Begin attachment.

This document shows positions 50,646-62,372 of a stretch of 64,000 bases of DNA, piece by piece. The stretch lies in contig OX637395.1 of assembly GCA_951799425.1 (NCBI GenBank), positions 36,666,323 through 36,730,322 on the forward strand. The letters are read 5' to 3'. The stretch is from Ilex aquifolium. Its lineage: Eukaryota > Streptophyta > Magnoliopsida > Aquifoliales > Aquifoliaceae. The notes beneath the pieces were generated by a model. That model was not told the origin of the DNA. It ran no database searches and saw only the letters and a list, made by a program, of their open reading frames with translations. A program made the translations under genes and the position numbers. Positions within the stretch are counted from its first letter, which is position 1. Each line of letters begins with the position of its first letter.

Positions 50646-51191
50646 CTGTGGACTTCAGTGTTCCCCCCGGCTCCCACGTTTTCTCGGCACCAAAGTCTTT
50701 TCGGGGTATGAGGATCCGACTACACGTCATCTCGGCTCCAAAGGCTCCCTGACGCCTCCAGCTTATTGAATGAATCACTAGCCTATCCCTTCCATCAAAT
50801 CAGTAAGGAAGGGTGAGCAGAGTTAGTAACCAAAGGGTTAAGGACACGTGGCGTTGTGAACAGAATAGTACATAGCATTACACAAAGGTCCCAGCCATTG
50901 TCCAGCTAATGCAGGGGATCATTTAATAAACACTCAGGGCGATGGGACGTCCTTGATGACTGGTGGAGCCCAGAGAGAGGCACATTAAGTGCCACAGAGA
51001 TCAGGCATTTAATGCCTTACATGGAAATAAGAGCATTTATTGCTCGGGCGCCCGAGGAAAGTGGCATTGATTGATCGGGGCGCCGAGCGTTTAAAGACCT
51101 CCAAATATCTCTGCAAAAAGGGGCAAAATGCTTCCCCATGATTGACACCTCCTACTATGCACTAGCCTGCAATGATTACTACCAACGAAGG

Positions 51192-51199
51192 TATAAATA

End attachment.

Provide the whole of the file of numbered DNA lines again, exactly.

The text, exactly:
This document shows positions 50,646-62,372 of a stretch of 64,000 bases of DNA, piece by piece. The stretch lies in contig OX637395.1 of assembly GCA_951799425.1 (NCBI GenBank), positions 36,666,323 through 36,730,322 on the forward strand. The letters are read 5' to 3'. The stretch is from Ilex aquifolium. Its lineage: Eukaryota > Streptophyta > Magnoliopsida > Aquifoliales > Aquifoliaceae. The notes beneath the pieces were generated by a model. That model was not told the origin of the DNA. It ran no database searches and saw only the letters and a list, made by a program, of their open reading frames with translations. A program made the translations under genes and the position numbers. Positions within the stretch are counted from its first letter, which is position 1. Each line of letters begins with the position of its first letter.

Positions 50646-51191
50646 CTGTGGACTTCAGTGTTCCCCCCGGCTCCCACGTTTTCTCGGCACCAAAGTCTTT
50701 TCGGGGTATGAGGATCCGACTACACGTCATCTCGGCTCCAAAGGCTCCCTGACGCCTCCAGCTTATTGAATGAATCACTAGCCTATCCCTTCCATCAAAT
50801 CAGTAAGGAAGGGTGAGCAGAGTTAGTAACCAAAGGGTTAAGGACACGTGGCGTTGTGAACAGAATAGTACATAGCATTACACAAAGGTCCCAGCCATTG
50901 TCCAGCTAATGCAGGGGATCATTTAATAAACACTCAGGGCGATGGGACGTCCTTGATGACTGGTGGAGCCCAGAGAGAGGCACATTAAGTGCCACAGAGA
51001 TCAGGCATTTAATGCCTTACATGGAAATAAGAGCATTTATTGCTCGGGCGCCCGAGGAAAGTGGCATTGATTGATCGGGGCGCCGAGCGTTTAAAGACCT
51101 CCAAATATCTCTGCAAAAAGGGGCAAAATGCTTCCCCATGATTGACACCTCCTACTATGCACTAGCCTGCAATGATTACTACCAACGAAGG

Positions 51192-51199
51192 TATAAATA